The response of the diatom flora of St Lucia Lake and estuary, South Africa, to a severe drought

  • GC Bate Department of Botany, Nelson Mandela Metropolitan University, PO Box 77000, Port Elizabeth, South Africa 6031
  • PA Smailes Department of Botany, Nelson Mandela Metropolitan University, PO Box 77000, Port Elizabeth, South Africa 6031

Abstract

Lake St. Lucia, South Africa's largest estuarine system, was isolated from the sea by a beach berm throughout a severe drought from 2002 to 2007, with the lake water level being extremely low over much of its total area. A reverse salinity gradient resulted, with the lowest salinity in the south near the sea and the highest in the northern lakes. Cholnoky (1968), the first to examine the diatoms of St Lucia and the streams flowing into it, identified 159 diatoms, of which 79 taxa were from the freshwater streams and 80 from the saline lakes. A further study between 1973 and 1975 by Johnson (1976) showed the presence of neritic diatoms as the dominant group in the phytoplankton. During the present survey carried out during 2004 and 2006 only a few taxa from the 1965 survey, and no taxa from the 1976 survey, were recorded. Raphid diatoms were found to survive for months in dry lake bed sediments, in salinity up to five times that of seawater. Species richness increased with depth into the dry sediment, leading to the hypothesis that, when the rains return, the diatom flora would regain species richness and diversity within weeks. Species composition was different at the same sites at different times, indicating that water circulation is responsible for distributing species around the lake, especially during shallow-water, hypersaline drought conditions. No centric diatom taxa were found in the water column, suggesting that there was no true phytoplankton community, only resuspended benthic taxa, in St Lucia at the time of the study.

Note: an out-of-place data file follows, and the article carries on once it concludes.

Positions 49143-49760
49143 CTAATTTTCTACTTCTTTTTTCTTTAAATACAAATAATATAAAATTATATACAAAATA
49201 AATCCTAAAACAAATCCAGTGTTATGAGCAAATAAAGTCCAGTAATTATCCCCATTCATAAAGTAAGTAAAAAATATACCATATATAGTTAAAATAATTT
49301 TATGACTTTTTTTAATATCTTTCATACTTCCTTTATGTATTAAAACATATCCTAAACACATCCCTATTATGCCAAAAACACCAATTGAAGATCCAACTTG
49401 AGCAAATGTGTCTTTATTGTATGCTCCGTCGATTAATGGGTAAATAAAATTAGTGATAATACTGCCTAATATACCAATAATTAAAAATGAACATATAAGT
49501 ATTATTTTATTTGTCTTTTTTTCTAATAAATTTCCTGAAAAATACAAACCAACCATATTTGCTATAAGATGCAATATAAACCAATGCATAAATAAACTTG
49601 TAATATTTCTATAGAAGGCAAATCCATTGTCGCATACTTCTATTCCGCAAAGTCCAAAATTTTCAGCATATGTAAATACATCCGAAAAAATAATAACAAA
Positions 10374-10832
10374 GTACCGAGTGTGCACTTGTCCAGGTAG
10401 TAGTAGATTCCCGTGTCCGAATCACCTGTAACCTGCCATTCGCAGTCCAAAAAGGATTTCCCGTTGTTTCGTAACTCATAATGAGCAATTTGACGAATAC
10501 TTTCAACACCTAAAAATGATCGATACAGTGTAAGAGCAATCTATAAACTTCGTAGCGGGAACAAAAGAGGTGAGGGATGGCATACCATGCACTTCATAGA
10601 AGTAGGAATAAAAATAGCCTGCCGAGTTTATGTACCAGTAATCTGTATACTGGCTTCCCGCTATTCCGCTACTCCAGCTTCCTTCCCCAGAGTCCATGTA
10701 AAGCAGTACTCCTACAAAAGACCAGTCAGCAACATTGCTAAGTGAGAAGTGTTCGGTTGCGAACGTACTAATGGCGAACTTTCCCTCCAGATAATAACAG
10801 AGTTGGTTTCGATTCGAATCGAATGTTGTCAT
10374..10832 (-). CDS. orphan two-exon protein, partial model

Keywords: Benthic organisms, diatoms, phytoplankton, drought, salinity, St. Lucia, survival

African Journal of Aquatic Science 2008, 33(1): 1–15
Published
2008-05-26
Section
Articles

Journal Identifiers


eISSN: 1727-9364
print ISSN: 1608-5914